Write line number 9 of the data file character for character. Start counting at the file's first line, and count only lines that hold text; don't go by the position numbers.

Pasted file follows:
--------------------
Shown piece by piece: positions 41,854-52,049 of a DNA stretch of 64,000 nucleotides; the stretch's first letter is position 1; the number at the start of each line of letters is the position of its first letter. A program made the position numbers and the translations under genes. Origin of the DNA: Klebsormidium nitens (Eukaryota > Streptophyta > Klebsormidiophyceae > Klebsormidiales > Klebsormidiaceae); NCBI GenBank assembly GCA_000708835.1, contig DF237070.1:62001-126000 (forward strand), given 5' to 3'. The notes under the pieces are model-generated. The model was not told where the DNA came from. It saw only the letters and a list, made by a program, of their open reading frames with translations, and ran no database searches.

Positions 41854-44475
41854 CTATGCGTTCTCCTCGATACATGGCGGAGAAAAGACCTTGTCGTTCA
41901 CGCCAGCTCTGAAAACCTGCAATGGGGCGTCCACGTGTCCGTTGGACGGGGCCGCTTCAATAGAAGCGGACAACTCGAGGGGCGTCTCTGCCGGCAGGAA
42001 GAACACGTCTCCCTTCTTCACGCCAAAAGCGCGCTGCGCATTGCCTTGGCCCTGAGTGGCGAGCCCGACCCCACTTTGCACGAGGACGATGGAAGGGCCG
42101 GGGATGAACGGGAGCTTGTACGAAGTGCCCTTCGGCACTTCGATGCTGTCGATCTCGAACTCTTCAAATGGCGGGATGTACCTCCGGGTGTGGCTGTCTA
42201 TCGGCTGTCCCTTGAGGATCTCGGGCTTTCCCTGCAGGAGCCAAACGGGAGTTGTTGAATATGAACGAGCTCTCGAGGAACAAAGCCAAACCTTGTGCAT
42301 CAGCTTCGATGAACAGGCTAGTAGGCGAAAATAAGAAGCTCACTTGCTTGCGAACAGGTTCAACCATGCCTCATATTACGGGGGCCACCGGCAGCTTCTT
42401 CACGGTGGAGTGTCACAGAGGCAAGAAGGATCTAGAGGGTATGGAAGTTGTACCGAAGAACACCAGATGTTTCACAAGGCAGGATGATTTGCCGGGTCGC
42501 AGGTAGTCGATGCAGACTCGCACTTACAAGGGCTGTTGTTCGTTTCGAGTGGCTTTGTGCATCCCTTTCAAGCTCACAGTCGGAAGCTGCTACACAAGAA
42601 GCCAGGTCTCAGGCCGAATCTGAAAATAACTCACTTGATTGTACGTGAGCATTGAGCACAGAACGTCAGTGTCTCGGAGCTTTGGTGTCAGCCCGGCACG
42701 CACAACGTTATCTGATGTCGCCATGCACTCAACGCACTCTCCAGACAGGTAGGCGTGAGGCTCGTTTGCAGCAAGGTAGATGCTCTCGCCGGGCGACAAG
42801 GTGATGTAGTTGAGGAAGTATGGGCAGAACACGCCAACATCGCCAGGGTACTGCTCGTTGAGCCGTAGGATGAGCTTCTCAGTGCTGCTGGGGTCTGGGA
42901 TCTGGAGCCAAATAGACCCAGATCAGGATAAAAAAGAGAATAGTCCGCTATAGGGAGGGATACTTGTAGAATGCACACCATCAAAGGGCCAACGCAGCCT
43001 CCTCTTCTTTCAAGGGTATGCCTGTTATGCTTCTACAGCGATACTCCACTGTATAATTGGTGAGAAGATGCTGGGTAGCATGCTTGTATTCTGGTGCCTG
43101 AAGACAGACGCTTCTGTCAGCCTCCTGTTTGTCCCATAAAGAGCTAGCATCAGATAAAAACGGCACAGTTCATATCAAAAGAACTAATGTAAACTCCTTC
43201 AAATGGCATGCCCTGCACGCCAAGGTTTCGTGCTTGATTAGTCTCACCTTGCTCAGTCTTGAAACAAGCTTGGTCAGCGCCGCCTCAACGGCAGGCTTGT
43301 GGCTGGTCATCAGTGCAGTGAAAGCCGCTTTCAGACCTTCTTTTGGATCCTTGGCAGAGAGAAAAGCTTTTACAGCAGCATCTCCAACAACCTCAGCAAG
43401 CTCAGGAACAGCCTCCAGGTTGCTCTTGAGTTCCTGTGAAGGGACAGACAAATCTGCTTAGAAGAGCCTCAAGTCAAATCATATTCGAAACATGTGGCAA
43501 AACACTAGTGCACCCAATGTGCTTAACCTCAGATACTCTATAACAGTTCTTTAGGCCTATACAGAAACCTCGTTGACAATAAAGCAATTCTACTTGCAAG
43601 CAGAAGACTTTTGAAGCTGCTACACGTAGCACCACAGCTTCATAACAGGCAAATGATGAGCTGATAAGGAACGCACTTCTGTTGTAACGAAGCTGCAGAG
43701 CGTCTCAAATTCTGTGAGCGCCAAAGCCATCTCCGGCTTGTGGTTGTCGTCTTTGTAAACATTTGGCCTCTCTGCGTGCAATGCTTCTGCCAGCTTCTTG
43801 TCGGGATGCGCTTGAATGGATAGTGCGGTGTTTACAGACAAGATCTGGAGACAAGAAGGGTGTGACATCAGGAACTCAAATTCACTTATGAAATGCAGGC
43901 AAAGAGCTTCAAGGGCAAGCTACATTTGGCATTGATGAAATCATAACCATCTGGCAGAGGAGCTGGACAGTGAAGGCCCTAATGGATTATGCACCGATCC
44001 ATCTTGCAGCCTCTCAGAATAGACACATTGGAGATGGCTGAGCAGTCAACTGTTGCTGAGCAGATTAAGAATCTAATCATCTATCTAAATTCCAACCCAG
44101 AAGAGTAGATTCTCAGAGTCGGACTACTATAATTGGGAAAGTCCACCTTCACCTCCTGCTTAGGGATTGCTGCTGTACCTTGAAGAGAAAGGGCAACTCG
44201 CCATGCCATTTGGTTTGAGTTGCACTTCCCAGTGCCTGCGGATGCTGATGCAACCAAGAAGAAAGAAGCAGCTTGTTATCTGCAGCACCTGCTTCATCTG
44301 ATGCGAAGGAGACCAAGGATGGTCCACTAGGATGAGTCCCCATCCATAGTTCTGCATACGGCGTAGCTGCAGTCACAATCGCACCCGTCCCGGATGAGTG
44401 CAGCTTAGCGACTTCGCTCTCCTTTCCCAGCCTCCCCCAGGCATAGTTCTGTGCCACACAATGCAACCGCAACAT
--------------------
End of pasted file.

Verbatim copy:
42401 CACGGTGGAGTGTCACAGAGGCAAGAAGGATCTAGAGGGTATGGAAGTTGTACCGAAGAACACCAGATGTTTCACAAGGCAGGATGATTTGCCGGGTCGC